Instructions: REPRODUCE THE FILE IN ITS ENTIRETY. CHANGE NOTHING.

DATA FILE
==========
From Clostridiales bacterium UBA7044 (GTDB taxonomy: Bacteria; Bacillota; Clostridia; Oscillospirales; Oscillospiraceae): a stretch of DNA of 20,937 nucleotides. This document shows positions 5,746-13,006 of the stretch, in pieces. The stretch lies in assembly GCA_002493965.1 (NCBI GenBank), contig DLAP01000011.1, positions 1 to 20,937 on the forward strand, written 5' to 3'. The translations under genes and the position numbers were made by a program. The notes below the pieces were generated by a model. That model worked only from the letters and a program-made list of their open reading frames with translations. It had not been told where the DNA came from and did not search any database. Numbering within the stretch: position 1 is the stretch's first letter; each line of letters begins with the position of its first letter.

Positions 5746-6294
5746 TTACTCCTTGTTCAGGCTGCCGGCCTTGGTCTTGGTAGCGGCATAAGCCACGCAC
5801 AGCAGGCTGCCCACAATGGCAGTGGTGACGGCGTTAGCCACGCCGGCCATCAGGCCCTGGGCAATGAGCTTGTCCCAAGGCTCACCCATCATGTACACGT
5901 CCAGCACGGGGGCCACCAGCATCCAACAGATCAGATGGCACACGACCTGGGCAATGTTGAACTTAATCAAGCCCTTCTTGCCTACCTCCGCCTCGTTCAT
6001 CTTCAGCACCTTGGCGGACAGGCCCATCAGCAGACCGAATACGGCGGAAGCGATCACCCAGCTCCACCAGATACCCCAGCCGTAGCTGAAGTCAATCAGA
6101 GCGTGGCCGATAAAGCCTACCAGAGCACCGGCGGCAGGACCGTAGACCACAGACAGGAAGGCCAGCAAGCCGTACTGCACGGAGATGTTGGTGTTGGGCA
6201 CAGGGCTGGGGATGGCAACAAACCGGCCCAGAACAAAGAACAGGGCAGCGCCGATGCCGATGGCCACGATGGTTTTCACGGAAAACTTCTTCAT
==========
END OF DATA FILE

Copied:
From Clostridiales bacterium UBA7044 (GTDB taxonomy: Bacteria; Bacillota; Clostridia; Oscillospirales; Oscillospiraceae): a stretch of DNA of 20,937 nucleotides. This document shows positions 5,746-13,006 of the stretch, in pieces. The stretch lies in assembly GCA_002493965.1 (NCBI GenBank), contig DLAP01000011.1, positions 1 to 20,937 on the forward strand, written 5' to 3'. The translations under genes and the position numbers were made by a program. The notes below the pieces were generated by a model. That model worked only from the letters and a program-made list of their open reading frames with translations. It had not been told where the DNA came from and did not search any database. Numbering within the stretch: position 1 is the stretch's first letter; each line of letters begins with the position of its first letter.

Positions 5746-6294
5746 TTACTCCTTGTTCAGGCTGCCGGCCTTGGTCTTGGTAGCGGCATAAGCCACGCAC
5801 AGCAGGCTGCCCACAATGGCAGTGGTGACGGCGTTAGCCACGCCGGCCATCAGGCCCTGGGCAATGAGCTTGTCCCAAGGCTCACCCATCATGTACACGT
5901 CCAGCACGGGGGCCACCAGCATCCAACAGATCAGATGGCACACGACCTGGGCAATGTTGAACTTAATCAAGCCCTTCTTGCCTACCTCCGCCTCGTTCAT
6001 CTTCAGCACCTTGGCGGACAGGCCCATCAGCAGACCGAATACGGCGGAAGCGATCACCCAGCTCCACCAGATACCCCAGCCGTAGCTGAAGTCAATCAGA
6101 GCGTGGCCGATAAAGCCTACCAGAGCACCGGCGGCAGGACCGTAGACCACAGACAGGAAGGCCAGCAAGCCGTACTGCACGGAGATGTTGGTGTTGGGCA
6201 CAGGGCTGGGGATGGCAACAAACCGGCCCAGAACAAAGAACAGGGCAGCGCCGATGCCGATGGCCACGATGGTTTTCACGGAAAACTTCTTCAT